The Letters page is one of the most popular sections of any newspaper,
and is therefore an ideal way to keep your name and your core message
in front of the public.
Use every possibility that arises to write a letter to the editor,
and urge your supporters to do the same. The general rule is that
one letter on a subject is usually ignored unless the Letters' Editor
feels it is especially significant. Two or three letters on the
same subject cause the Editor to put them aside and consider running
the best one, and five or more letters amount to a mandate to publish
at least one.
Letters must be personally written, as form letters with different
signatures are quickly recognized and discarded. Letters should
be brief, typed and signed, with the full name, address, and telephone
number of the writer typed beneath the signature. Addresses and
telephone numbers are not published but are essential so that the
Editor can verify that the letter is authentic. If you're especially
concerned about including this information, put it in parentheses
and indicate clearly "Not for Publication".
Give each of your supporters your identifying statement, along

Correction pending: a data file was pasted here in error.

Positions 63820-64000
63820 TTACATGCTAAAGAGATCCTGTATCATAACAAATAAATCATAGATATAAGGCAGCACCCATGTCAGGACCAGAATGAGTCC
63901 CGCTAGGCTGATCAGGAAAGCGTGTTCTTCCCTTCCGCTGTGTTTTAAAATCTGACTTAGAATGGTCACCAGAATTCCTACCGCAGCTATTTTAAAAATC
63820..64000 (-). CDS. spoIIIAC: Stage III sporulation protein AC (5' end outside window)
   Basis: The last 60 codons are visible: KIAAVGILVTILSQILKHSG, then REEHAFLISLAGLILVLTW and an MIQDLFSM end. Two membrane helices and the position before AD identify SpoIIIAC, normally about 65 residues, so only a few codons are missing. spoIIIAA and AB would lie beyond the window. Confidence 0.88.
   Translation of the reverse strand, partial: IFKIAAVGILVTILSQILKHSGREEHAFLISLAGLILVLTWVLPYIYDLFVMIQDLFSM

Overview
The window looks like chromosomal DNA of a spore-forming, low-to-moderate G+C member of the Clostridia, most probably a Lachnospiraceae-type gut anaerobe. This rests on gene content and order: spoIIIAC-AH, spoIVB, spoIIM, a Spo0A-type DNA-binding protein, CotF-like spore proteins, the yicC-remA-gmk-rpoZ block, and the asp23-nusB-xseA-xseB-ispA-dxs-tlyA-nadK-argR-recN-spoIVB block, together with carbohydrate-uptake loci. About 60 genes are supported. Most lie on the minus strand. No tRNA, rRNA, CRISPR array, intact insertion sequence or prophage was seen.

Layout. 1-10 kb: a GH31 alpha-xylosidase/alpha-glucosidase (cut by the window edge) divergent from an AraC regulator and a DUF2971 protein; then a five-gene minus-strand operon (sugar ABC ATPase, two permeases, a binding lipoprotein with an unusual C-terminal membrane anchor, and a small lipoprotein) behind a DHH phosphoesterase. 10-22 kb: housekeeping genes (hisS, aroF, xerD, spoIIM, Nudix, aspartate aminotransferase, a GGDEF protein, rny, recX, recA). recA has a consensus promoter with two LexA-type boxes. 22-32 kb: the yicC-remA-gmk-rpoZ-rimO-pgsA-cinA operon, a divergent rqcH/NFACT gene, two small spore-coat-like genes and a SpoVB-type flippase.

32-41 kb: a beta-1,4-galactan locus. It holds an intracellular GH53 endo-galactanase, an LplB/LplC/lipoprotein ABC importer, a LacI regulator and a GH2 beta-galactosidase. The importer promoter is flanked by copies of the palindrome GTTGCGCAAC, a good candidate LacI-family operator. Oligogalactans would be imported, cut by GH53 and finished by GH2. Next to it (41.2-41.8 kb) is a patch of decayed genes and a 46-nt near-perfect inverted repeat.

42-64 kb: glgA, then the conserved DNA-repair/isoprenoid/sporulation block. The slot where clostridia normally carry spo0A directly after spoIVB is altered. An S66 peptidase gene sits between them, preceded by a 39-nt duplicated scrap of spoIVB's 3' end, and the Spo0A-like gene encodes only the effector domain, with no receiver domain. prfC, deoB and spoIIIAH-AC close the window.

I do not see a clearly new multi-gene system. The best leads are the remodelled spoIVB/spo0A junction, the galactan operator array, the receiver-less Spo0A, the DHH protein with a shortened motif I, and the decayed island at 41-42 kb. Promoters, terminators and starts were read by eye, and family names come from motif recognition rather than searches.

with a descriptive paragraph containing a few more significant details
(such as the date of the organization's founding, some recent accomplishments,
a high-profile sponsor or honourary Board member). These should
be used in every letter, although the rest of the letter should
be in the writer's own words.
Begin each letter with a reference to the news or feature article
which provoked the comment, along with its date of publication,
and try to make a positive comment, even if you follow it with reservations.
A good letter to the editor:
· begins with a positive or neutral statement
· is fair and moderate in its criticism of the paper or reporter
· avoids strong pejorative language concerning the issue
on the opposite side of the paper or the reporter
· uses simple sentence structure and active verbs
· employs laymen's language
· offers some new information of interest to the readers
· keeps to one major point
· is not longer than 250 words
· closes politely, perhaps suggesting a possible course of
action for the paper or its readers
· is typed with full name and title below signature along
with complete address and telephone number
Barbara Florio Graham is the author of "Five Fast Steps
to Better Writing", "Five Fast Steps to Low-Cost Publicity"
and "Mewsings/Musings". Her Web site is www.SimonTeakettle.com.
forget to write